Next we need to install Helm on our cluster. Thankfully this is as simple as running:

$ helm init

Installing WordPress

Now that Helm is running on our cluster we can install the WordPress chart by running:

$ helm install --namespace wordpress --name wordpress --set serviceType=NodePort stable/wordpress  

The will install and run WordPress in a container and MariaDB in a container for the database. This is known as a “Pod” in Kubernetes. A Pod is basically an abstraction that represents a group of one or more application containers and some shared resources for those containers (e.g. storage volumes, networking etc.).

We give the release a namespace and a name to keep things organized and make them easy to find. We also set the serviceType to NodePort. This is important because, by default, the service type will be set to LoadBalancer and, as we currently don’t have a load balancer for our cluster, we wouldn’t be able to access our WordPress site from outside the cluster.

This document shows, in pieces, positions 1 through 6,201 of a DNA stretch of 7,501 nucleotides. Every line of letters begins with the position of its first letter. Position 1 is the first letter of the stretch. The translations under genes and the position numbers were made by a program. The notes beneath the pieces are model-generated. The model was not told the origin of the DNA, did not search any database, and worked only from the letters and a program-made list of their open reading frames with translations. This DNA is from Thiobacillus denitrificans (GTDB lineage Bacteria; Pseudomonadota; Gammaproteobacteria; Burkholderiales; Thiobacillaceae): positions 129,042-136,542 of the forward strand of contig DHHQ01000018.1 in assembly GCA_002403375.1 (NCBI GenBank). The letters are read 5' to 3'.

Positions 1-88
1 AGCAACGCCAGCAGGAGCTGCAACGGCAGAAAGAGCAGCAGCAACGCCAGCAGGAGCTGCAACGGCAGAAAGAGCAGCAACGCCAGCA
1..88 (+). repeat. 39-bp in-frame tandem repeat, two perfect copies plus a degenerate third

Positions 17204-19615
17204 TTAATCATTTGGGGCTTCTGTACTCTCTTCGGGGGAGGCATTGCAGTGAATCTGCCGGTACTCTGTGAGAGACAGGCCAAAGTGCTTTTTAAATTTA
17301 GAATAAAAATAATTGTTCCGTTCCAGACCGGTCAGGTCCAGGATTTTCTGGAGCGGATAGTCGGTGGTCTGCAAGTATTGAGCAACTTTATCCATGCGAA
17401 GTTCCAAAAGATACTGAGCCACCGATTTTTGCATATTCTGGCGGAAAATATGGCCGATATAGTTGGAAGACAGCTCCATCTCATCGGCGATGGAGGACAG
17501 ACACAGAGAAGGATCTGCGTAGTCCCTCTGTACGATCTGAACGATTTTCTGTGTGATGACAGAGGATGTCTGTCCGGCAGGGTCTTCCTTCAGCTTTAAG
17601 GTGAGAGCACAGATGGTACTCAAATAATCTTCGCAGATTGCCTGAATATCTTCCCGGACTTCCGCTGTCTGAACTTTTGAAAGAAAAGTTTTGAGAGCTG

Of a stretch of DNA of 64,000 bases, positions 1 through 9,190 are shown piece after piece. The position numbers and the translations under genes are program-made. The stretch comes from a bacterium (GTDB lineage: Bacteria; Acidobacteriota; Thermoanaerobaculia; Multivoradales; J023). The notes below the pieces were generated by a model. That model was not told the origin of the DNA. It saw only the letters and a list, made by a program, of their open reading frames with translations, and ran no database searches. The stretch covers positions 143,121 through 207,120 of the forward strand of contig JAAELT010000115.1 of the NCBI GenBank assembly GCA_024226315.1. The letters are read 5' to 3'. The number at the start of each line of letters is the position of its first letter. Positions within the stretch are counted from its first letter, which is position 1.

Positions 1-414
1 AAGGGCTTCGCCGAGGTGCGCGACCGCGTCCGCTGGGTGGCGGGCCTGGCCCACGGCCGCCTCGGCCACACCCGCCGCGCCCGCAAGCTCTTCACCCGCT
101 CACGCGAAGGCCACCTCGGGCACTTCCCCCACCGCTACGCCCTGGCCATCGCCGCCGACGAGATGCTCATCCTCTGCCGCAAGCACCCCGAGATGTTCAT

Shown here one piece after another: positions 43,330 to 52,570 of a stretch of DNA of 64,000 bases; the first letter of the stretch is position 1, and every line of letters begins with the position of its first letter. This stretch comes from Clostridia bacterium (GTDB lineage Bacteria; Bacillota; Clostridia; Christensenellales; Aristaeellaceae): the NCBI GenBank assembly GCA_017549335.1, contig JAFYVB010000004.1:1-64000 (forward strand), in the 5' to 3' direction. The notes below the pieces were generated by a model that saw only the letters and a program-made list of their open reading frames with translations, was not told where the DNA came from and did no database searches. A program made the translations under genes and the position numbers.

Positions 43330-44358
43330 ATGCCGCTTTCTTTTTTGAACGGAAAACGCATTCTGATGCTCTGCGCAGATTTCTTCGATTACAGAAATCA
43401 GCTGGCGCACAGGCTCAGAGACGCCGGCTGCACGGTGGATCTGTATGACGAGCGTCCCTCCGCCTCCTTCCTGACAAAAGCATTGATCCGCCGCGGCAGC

In the last part of the output from this command you will notice some helpful instructions on how to access your WordPress site. Run these commands to get the external IP address and port for our WordPress site:

$ export NODE_PORT=$(kubectl get --namespace wordpress -o jsonpath="{.spec.ports[0].nodePort}" services wordpress-wordpress)
$ export NODE_IP=$(kubectl get nodes --namespace wordpress -o jsonpath="{.items[0].status.addresses[0].address}")
$ echo http://$NODE_IP:$NODE_PORT/admin

You should now be able to visit the resulting URL (ignoring the /admin bit) and see WordPress running on your very own Kubernetes cluster!

Scaling WordPress